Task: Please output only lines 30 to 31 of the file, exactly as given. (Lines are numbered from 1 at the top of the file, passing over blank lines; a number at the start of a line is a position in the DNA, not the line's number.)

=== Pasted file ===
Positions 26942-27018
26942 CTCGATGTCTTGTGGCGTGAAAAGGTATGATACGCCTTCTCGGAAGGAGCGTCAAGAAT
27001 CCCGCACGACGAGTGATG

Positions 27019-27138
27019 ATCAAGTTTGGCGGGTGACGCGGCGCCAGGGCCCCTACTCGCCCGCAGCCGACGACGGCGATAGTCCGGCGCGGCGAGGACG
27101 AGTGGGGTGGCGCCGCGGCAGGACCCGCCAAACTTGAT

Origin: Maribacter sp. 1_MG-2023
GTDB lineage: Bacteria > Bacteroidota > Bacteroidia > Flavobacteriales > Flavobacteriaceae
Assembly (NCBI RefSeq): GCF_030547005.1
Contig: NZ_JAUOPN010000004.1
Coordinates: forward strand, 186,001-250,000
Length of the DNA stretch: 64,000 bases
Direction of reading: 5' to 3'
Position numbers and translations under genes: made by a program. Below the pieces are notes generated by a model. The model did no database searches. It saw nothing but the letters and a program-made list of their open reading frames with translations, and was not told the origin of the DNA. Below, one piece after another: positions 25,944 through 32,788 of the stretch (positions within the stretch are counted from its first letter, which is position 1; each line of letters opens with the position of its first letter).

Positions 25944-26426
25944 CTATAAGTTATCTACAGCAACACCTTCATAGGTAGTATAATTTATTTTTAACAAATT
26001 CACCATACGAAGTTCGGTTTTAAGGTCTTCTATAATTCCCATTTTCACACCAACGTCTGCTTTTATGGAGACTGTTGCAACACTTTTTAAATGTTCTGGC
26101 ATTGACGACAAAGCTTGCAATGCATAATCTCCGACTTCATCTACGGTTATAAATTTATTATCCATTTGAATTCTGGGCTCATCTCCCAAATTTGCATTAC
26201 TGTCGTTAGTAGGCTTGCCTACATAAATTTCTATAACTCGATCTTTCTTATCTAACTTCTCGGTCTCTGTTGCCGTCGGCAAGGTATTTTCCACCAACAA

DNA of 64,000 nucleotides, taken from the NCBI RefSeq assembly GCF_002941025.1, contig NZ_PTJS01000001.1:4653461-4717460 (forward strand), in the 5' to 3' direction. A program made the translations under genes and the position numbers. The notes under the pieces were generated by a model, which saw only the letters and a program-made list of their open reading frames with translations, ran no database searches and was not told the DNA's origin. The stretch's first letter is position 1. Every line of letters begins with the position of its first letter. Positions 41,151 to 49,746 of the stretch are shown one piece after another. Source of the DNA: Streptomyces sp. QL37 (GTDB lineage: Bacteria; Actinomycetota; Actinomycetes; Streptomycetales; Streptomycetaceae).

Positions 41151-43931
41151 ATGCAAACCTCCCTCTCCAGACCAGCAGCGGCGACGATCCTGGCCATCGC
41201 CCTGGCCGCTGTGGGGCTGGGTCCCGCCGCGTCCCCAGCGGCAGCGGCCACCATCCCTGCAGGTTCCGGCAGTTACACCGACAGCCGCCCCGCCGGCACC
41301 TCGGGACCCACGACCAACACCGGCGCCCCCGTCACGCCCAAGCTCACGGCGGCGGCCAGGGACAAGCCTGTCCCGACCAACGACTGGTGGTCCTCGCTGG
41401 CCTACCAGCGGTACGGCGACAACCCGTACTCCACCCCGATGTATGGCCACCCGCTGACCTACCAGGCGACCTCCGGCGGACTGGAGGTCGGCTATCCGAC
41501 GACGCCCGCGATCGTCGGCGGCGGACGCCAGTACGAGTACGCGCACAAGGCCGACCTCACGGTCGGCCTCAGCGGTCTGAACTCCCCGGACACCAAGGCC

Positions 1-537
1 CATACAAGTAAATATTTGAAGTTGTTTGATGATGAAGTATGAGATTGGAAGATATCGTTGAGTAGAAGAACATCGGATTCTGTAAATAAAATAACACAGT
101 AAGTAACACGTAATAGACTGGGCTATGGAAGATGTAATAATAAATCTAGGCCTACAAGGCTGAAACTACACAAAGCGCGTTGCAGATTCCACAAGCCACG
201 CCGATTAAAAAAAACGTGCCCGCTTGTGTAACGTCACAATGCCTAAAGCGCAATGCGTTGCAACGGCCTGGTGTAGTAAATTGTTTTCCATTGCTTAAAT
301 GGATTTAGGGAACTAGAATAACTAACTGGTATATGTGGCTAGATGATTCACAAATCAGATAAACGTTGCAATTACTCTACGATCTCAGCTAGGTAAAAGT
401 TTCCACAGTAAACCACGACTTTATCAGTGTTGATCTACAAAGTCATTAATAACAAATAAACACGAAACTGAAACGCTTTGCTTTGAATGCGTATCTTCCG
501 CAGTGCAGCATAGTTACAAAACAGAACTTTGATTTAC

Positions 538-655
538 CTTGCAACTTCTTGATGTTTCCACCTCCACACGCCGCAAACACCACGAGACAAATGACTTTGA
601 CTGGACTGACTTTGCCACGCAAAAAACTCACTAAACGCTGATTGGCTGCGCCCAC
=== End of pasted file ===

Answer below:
201 CCGATTAAAAAAAACGTGCCCGCTTGTGTAACGTCACAATGCCTAAAGCGCAATGCGTTGCAACGGCCTGGTGTAGTAAATTGTTTTCCATTGCTTAAAT
301 GGATTTAGGGAACTAGAATAACTAACTGGTATATGTGGCTAGATGATTCACAAATCAGATAAACGTTGCAATTACTCTACGATCTCAGCTAGGTAAAAGT